|US7407689 *||Jun 26, 2003||Aug 5, 2008||Atotech Deutschland Gmbh||Aqueous acidic immersion plating solutions and methods for plating on aluminum and aluminum alloys|
|US20030042146 *||Apr 19, 2002||Mar 6, 2003||Wijenberg Jacques Hubert Olga Joseph||Method of plating and pretreating aluminium workpieces|
|US20040121180 *||Dec 11, 2003||Jun 24, 2004||Wittebrood Adrianus Jacobus||Brazing sheet product and method of its manufacture|
|US20040131879 *||Dec 11, 2003||Jul 8, 2004||Wittebrood Adrianus Jacobus||Brazing sheet product and method of its manufacture|
|US20050008788 *||Jun 26, 2003||Jan 13, 2005||Joshi Nayan H.||Aqueous acidic immersion plating solutions and methods for plating on aluminum and aluminum alloys|
|US20060121306 *||Jul 18, 2003||Jun 8, 2006||Jacques Hubert Olga Wijenberg||Brazing product and method of its manufacture|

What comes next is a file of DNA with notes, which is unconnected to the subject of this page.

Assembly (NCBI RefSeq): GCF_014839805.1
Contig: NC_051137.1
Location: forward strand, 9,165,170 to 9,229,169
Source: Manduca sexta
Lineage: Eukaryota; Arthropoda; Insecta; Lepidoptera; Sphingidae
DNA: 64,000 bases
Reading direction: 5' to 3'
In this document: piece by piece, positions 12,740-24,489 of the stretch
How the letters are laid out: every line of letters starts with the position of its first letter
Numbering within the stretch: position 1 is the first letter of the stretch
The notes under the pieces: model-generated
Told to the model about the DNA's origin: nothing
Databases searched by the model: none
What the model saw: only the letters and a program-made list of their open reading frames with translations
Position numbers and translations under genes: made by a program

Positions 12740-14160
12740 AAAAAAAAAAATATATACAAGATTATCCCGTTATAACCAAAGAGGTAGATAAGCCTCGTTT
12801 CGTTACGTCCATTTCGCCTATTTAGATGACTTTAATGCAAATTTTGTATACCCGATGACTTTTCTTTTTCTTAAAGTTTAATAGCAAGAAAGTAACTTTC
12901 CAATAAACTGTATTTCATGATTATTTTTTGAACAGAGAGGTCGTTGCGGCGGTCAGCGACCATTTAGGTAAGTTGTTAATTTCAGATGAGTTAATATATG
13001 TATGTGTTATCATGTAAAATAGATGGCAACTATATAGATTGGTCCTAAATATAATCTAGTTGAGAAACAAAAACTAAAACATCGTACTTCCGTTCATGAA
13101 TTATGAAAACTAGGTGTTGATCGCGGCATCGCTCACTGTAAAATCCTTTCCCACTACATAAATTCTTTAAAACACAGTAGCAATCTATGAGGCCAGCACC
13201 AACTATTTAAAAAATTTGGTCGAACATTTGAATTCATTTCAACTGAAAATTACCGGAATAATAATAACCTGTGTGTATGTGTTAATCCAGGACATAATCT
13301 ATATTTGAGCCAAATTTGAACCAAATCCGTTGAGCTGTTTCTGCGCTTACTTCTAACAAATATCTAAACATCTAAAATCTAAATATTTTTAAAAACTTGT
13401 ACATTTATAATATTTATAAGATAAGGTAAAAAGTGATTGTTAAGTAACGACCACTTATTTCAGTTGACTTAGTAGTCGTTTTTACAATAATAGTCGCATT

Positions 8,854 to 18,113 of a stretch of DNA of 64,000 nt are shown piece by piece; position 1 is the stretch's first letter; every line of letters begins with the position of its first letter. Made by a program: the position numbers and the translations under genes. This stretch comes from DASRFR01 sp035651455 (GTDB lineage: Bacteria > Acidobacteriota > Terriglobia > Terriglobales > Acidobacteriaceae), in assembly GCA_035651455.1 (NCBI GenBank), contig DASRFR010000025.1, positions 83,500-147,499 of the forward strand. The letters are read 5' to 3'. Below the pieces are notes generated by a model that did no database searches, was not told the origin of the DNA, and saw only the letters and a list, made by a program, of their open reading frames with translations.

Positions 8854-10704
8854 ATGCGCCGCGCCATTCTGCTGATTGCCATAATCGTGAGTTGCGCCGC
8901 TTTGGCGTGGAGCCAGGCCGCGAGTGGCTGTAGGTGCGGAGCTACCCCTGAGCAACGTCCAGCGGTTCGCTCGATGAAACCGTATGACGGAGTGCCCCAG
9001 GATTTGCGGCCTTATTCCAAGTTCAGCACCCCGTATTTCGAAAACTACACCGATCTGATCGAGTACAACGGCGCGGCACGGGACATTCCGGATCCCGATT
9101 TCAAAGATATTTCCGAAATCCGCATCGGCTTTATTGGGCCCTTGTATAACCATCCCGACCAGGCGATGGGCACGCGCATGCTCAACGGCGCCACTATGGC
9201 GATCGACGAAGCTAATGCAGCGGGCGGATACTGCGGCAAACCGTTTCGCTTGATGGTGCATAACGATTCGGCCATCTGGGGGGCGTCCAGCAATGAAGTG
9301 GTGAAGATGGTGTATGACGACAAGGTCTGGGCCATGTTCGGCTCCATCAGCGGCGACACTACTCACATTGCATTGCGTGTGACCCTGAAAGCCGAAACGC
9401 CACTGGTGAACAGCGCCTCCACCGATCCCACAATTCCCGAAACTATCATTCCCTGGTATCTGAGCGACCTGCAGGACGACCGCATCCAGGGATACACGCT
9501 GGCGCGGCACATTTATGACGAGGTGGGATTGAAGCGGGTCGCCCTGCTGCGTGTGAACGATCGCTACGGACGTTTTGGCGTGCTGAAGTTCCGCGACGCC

|US20060157352 *||Dec 29, 2005||Jul 20, 2006||Corus Aluminium Walzprodukte Gmbh||Method of electroplating and pre-treating aluminium workpieces|
|CN103668192A *||Sep 1, 2012||Mar 26, 2014||无锡新大中薄板有限公司||Four-element zinc-tin-nickel-iron soaking technique of aluminum alloy plate|
|CN103668198A *||Sep 1, 2012||Mar 26, 2014||无锡新大中薄板有限公司||Three-element zinc-nickel iron soaking technique of aluminum alloy plate|
|U.S. Classification||205/213, 205/214, 205/245, 205/244|
|International Classification||C23G1/22, C25D3/56, C23G1/12, C25D3/22, C25D5/44, C25D7/06, C25D5/30, C25D5/10|
|Cooperative Classification||C25D3/22, C25D3/565|
|European Classification||C25D3/56C, C25D3/22|
|Jan 29, 1992||AS||Assignment|
Owner name: SUMITOMO METAL INDUSTRIES, LTD.
Free format text: ASSIGNMENT OF ASSIGNORS INTEREST.;ASSIGNORS:TSUJI, MASANORI;FUJITA, KAZUYUKI;HOBOH, YOSHIHIKO;AND OTHERS;REEL/FRAME:005999/0856
Effective date: 19920120
|Jan 30, 1997||FPAY||Fee payment|
Year of fee payment: 4
|Mar 6, 2001||REMI||Maintenance fee reminder mailed|
|Aug 12, 2001||LAPS||Lapse for failure to pay maintenance fees|
|Oct 16, 2001||FP||Expired due to failure to pay maintenance fee|
Effective date: 20010810